Ever had a job where you clocked in, kept your head down for 8 hours, and clocked out? No staying extra hours to finish out a project or volunteering for tasks beyond your assignment workload.
This is what Millennials and Gen Z are calling quiet quitting. Learn why it’s trending on social media and how companies should address it.
What’s quiet quitting?
Quiet quitting is a term that took off on TikTok in a video by content creator Zaiad Khan.
In the video, which currently has 3.5 million views, the Tiktoker explains what quiet quitting is: A rejection of hustle culture and a reclaiming of work-life balance.
Shortly after, other TikTok users shared their thoughts and experiences with quiet quitting – the hashtag now gaining 97.6 million total video views.
So while the term includes the word “quitting,” it actually has nothing to do with it.
Confusing, I know. When I thought of quiet quitting, I pictured employees slowly backing away from their desks and sneaking out of the building Homer Simpson style, never to be seen again.
Instead, quiet quitting involves completing your work responsibilities without going above and beyond. This looks like logging out at 5 p.m., not seeking additional tasks or projects, and taking regular time off.
According to a Gallup survey, around half of the U.S. workforce is already quiet quitting, with work engagement dropping in the second quarter of 2022.
A recent article by the Washington Post dove into the trend and examines how women and people of color are already at a disadvantage in the workplace.
They face harsher punishments for mistakes, they have higher burnout rates, and they’re less likely to be promoted. As a result, quiet quitting could hold them back further. So, for many people of color, it’s something they can’t afford to do.
For others, it’s a form of rebellion. And for some, it’s an odd term to describe something they’ve done for decades.
How Companies Should Address Quiet Quitting
In an NPR article, critics of this term say that quiet quitting is a misnomer for setting boundaries at work and having a healthy work-life balance.
They also argue that this term highlights how many companies exploit employees and set an expectation of overperformance without adequate compensation.
This conversation comes following the Great Resignation, an economic trend in which employees quit their jobs in masses in 2021.
This was reportedly driven by low or stagnant wages, high cost of living, health concerns relating to the COVID-19 pandemic, and a desire for remote work. Not to mention burnout.
With this in mind, instead of seeing quiet quitting as a trend that’s harming the workplace, employers should see it as an opportunity to improve their workplace culture.
The fact is: Employees are only “quiet quitting” as a result of a poor workplace environment – and there’s data to support this.
A workplace study by HBR states that quiet quitting is a reflection of “bad bosses” rather than employees’ unwillingness to go the extra mile.
Their researchers found that managers who ranked highest in balancing business needs with employees’ needs had the highest percentage of employees willing to go the extra mile – 62% to be exact with only 3% quiet quitting.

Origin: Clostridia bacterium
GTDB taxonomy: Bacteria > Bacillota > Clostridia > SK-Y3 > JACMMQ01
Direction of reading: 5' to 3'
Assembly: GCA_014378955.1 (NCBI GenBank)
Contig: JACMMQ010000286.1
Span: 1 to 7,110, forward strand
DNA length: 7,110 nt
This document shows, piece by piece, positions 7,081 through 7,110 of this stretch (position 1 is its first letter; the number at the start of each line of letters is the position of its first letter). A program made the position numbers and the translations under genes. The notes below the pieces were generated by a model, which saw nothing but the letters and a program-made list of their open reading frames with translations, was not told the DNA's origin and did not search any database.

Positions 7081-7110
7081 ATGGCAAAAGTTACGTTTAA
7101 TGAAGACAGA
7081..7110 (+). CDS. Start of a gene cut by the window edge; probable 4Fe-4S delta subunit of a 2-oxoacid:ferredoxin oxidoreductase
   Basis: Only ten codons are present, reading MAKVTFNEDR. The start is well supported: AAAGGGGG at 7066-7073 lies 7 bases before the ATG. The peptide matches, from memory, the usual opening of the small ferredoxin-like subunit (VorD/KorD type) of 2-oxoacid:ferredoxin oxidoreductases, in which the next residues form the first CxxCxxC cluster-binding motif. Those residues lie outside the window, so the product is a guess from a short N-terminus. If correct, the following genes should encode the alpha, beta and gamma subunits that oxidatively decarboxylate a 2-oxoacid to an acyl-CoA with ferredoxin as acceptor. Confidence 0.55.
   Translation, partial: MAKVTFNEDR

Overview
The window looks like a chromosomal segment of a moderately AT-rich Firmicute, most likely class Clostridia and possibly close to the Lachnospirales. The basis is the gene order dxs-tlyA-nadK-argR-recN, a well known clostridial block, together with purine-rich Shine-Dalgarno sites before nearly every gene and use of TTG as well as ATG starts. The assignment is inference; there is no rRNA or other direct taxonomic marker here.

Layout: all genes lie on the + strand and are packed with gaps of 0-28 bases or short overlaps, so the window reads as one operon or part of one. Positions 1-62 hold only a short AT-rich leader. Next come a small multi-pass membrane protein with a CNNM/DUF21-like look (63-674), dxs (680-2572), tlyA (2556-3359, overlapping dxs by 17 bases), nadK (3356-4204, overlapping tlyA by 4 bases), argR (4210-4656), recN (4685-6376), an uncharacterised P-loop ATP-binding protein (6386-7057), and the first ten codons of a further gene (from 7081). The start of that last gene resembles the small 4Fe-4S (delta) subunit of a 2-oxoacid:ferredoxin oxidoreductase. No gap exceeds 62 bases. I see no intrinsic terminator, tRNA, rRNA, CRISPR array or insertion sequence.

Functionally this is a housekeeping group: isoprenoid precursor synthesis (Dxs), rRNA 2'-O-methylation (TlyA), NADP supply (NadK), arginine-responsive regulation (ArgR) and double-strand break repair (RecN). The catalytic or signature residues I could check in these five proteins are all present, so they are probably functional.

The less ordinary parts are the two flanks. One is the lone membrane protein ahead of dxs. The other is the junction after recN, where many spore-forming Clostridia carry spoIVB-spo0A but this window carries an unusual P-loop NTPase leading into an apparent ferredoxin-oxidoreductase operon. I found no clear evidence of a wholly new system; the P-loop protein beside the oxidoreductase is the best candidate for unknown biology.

This is a stark contrast to the managers who ranked the lowest in the category only having 20% of their employees willing to go the extra mile and 14% quiet quitting.
An employee who receives adequate support from their manager, is given growth opportunities, and is rewarded for their work will be motivated to perform at the highest level.
It’s up to employers to create the environment in which that happens. It starts with setting boundaries surrounding work hours – this can look like a no-contact policy around out-of-office times.
Management training is also important as that will likely have the strongest impact on the employee. Training on growth coaching, skill development, and pay transparency will help toward building trust with employees and promoting a positive work life.
In addition, set quarterly career chats between managers and their direct reports to discuss areas of interest and focus, current or expected challenges, and more. The more engagement managers build with their teams, the lower the likelihood of quiet quitting.
What to Do if You’re Managing a Quiet Quitter
If you realize you have a quiet quitter on your team, the first thing you should do is realize it’s likely due to a lack of trust between you and your employee.
Where do you go from there? Work on your relationship.
One of the best ways to do this is by having regular 1-on-1s in which you build your relationship. Find common ground, listen actively, pay attention to their interests, and share resources to support them in their growth.
In addition, set quarterly career chats to discuss their current trajectory. Here are key areas to discuss:
Interests and values
Strengths and gaps
Once you have a clear understanding of what they’re working toward and what’s missing in their role, create an action plan together on how to meet their goals.
From there, set up a check-in schedule in which you’ll discuss progress, obstacles, and opportunities.
Next, be consistent and reliable. Think about it from a personal note – would you keep a friend who didn’t keep their word and on whom you couldn’t rely? Probably not. So, why should employer-employee relationships be any different? If anything, these traits are even more important as they influence your career.
Lastly, treat your employees like people. Being an engaged employee doesn’t (and shouldn’t) mean giving your all. Work-life balance is a key part of job satisfaction and if that’s not a current priority for your team, you’ll end up with a long list of quiet quitters.
In most cases, a quiet quitter is simply an employee who doesn’t have the right support. Once you offer what they need, you’ll have an engaged performer on your hands.